I was wondering if some of you who are experienced in concurrency programming could help me interpret a statement/philosophy properly.
I have a copy of Bruce Eckel's grand tome Thinking In Java (4th ed) which has some fairly good coverage of a number of areas of Java which are kind of difficult for beginners to get into. I really enjoyed the chapters on classes, generics, and annotations -- they cleared up a number of questions in my mind.
But then I got most of the way through Eckel's 193-page chapter on concurrency (after reading the excellent Java Concurrency in Practice) and got to this bit: (p. 1278)
Fast forward to the sixth printing of the book, and most new machines have at least two cores on them, as did the machine I was using. And I was surprised when it [one of the programs he wrote for this chapter --J.S.] broke, but that's one of the problems. It's not Java's fault; "write once, run everywhere" cannot possibly extend to threading on single vs. multicore machines. It's a fundamental problem with threading. You can actually discover some threading problems on a single-CPU machine, but there are other problems that will not appear until you try it on a multi-CPU machine, where your threads are actually running in parallel.
And most important: you can never let yourself become too confident about your programming abilities when it comes to shared-memory concurrency. I would not be surprised if, sometime in the future, someone comes up with a proof to show that shared-memory concurrency programming is only possible in theory, but not in practice. It's the position I've adopted.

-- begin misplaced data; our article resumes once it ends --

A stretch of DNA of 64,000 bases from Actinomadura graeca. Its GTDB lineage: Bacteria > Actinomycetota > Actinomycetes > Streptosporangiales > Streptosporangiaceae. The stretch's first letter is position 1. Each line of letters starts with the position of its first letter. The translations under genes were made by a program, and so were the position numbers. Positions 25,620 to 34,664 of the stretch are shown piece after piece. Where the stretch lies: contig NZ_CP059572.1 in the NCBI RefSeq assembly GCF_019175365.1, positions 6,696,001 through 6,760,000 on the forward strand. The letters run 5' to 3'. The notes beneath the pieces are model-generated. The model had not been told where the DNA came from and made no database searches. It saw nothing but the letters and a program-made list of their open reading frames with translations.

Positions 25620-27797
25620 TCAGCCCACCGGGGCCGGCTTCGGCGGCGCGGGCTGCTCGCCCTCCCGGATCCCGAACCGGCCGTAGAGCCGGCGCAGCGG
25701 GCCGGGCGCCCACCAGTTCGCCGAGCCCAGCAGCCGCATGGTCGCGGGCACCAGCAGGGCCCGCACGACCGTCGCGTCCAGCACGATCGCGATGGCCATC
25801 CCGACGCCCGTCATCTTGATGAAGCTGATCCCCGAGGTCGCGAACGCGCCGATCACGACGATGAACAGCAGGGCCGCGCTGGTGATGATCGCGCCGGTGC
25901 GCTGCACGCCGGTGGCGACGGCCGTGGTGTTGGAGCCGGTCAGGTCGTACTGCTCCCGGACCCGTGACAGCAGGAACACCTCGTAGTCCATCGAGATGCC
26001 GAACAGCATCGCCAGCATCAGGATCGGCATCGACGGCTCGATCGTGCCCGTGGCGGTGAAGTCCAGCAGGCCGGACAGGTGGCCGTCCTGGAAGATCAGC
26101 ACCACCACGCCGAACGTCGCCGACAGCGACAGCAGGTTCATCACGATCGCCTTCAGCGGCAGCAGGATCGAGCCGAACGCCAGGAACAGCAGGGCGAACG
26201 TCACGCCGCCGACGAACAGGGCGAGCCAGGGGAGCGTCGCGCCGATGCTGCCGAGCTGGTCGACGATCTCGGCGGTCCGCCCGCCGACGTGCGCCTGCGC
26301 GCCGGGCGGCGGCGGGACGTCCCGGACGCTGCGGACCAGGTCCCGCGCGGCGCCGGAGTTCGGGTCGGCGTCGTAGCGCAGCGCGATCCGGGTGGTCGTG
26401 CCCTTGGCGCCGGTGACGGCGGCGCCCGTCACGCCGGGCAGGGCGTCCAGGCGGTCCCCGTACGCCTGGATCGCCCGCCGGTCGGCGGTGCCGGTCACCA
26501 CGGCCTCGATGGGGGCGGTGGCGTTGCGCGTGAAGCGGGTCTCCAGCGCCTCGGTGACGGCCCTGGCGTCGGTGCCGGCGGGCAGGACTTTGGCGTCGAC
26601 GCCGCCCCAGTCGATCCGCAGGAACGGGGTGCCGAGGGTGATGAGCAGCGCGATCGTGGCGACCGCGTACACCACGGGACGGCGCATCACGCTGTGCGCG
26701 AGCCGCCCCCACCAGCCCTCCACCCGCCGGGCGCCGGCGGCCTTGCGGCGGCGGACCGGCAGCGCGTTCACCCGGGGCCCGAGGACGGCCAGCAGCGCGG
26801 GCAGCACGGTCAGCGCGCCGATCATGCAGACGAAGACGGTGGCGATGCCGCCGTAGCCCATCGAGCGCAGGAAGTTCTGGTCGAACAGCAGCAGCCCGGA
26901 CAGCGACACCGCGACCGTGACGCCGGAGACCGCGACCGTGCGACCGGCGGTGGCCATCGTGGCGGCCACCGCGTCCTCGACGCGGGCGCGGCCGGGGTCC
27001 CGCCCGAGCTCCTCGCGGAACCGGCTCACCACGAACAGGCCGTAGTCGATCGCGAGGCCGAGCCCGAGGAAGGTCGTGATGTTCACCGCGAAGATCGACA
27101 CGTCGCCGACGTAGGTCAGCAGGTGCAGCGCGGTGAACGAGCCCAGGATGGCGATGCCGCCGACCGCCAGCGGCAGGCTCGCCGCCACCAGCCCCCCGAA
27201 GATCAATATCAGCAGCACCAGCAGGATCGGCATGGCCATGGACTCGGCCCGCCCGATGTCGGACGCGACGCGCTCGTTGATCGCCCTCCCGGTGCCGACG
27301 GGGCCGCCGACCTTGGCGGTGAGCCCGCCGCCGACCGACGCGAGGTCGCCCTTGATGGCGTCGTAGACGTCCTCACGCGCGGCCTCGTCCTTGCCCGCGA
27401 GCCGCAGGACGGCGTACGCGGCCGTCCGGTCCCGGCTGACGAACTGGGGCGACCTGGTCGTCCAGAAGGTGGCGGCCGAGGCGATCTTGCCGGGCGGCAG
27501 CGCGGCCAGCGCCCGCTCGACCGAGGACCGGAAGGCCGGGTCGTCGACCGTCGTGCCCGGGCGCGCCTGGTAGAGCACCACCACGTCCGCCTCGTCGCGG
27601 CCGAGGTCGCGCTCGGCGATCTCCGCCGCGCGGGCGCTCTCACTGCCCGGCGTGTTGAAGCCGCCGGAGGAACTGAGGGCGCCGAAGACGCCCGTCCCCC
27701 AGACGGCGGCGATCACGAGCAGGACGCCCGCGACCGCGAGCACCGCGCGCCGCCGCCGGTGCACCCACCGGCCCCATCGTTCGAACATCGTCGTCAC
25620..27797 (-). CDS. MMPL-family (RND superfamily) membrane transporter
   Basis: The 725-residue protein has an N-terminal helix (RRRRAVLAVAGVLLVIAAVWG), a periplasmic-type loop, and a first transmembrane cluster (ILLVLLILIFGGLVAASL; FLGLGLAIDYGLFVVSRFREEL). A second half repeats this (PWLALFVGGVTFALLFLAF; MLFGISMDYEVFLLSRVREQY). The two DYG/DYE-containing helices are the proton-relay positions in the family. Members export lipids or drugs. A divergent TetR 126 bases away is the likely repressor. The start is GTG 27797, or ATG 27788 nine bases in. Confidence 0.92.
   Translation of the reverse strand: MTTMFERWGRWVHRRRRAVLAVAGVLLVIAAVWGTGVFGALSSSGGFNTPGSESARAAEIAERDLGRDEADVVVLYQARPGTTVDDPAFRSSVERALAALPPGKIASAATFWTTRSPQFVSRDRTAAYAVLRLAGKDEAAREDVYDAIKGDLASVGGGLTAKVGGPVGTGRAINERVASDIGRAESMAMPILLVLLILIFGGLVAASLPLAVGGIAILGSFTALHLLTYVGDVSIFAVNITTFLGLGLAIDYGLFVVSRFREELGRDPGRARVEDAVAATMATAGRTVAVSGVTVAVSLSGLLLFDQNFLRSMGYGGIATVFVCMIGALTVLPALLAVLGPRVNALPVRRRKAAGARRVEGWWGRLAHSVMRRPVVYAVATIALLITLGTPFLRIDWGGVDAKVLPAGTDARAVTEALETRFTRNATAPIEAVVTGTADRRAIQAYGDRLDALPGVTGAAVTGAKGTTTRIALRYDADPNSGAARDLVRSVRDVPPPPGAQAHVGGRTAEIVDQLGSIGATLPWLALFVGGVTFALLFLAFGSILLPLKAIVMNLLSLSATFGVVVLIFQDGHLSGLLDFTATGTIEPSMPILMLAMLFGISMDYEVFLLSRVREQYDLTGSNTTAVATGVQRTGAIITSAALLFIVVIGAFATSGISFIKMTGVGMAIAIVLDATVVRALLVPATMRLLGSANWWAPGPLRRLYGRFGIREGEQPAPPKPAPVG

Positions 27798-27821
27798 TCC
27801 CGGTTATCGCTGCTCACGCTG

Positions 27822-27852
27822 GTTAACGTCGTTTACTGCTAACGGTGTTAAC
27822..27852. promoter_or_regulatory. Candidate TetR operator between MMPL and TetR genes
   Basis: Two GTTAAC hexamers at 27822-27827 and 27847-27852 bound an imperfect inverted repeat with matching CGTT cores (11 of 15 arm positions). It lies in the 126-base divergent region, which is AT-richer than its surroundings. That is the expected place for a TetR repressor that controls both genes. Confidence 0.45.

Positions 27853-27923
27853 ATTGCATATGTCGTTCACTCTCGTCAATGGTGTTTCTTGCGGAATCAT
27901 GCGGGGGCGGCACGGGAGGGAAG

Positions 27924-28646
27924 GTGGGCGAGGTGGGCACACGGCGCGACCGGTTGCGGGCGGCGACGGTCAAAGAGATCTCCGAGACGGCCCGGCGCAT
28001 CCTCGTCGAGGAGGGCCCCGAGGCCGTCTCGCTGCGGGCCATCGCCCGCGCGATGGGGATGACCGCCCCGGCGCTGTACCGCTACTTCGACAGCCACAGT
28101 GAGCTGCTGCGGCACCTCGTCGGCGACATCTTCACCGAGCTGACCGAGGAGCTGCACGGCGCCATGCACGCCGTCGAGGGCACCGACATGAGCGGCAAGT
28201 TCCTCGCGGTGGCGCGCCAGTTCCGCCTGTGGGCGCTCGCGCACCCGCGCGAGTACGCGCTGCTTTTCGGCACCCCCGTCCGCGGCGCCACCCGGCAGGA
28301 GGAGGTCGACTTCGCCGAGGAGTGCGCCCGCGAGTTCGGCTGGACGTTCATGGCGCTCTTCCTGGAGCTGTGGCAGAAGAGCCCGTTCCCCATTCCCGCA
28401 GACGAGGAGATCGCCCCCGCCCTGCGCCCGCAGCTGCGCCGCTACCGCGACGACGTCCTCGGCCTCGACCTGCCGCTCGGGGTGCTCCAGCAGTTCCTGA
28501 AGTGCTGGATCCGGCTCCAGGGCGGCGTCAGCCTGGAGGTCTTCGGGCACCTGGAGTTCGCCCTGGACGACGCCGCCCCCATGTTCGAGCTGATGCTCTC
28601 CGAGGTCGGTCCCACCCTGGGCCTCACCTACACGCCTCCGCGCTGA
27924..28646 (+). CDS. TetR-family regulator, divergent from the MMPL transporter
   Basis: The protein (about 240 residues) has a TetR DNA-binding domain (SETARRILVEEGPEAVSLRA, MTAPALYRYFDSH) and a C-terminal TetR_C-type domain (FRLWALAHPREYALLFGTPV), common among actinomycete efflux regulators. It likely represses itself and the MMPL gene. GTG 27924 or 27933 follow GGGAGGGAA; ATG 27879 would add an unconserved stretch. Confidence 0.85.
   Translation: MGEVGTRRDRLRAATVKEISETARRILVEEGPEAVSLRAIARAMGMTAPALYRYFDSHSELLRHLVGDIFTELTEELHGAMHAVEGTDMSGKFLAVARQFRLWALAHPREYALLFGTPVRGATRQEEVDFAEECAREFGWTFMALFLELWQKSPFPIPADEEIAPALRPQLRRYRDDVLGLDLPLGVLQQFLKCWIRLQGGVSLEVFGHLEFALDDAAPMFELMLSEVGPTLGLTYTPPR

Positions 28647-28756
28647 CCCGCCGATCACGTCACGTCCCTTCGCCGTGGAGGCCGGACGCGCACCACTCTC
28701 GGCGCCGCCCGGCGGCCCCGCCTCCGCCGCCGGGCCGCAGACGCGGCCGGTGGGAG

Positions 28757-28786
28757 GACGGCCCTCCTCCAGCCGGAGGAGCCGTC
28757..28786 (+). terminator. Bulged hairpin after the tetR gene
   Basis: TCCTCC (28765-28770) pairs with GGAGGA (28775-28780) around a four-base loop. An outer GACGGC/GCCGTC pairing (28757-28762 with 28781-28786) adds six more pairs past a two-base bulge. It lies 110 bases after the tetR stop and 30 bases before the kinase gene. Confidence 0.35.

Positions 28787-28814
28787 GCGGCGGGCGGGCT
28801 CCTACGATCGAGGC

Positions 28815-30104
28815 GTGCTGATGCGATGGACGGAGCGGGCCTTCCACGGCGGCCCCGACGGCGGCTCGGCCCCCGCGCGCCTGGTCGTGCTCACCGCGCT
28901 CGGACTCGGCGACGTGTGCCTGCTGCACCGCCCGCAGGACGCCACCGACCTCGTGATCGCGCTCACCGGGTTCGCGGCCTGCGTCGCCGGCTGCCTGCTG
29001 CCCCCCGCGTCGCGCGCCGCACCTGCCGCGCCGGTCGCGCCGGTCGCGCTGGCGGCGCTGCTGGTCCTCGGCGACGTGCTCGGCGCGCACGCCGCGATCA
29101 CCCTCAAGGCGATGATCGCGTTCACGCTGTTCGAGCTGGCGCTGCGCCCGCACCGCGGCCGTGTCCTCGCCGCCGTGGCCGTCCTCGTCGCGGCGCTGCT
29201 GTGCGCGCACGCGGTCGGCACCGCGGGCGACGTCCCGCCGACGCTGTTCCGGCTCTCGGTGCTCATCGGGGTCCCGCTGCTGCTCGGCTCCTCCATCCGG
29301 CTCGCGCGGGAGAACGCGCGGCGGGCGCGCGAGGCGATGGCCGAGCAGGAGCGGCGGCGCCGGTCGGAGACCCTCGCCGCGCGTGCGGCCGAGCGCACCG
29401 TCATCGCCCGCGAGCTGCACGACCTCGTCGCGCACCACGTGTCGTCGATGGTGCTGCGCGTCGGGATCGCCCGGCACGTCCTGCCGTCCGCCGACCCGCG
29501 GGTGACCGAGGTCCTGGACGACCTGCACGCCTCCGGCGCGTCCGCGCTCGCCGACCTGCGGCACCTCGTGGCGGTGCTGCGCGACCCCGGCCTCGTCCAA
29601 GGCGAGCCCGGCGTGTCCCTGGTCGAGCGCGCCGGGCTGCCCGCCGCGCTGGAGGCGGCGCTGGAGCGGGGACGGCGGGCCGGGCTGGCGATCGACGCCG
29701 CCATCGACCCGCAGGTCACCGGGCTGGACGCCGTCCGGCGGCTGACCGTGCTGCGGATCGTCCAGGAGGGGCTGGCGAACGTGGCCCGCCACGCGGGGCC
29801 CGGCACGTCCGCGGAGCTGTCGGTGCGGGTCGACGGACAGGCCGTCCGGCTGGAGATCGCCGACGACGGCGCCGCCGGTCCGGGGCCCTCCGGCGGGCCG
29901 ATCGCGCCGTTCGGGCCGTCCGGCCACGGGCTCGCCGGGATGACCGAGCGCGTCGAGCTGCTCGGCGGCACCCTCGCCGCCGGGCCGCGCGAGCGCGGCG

WTF? Am I missing something? Does Java (+ other languages/OS calls, for that matter) not offer tools to provide sufficient guarantees of concurrency-correctness to run real-world applications? This is not just a rhetorical question, I'm wondering if there's some good documentation on how to know if you're handling something "correctly" or whether there is "fine print" that causes a concurrency guarantee to be broken.
for example: if you use a
synchronized keyword on a class's method, does that really guarantee that only one thread at a time can be executing code within that method on a particular object? Or is there a gotcha if I use a multicore CPU?
I've read (but not fully understood) a number of technical papers on semaphores, concurrent linked lists, etc. and in most cases it looks like they have taken great pains to rigorously prove correctness of concurrency primitives... but now I'm not sure how to deal with this stuff. (My fallback position is to ignore this chapter of TIJ and reread Java Concurrency in Practice enough times that it makes sense to me again.)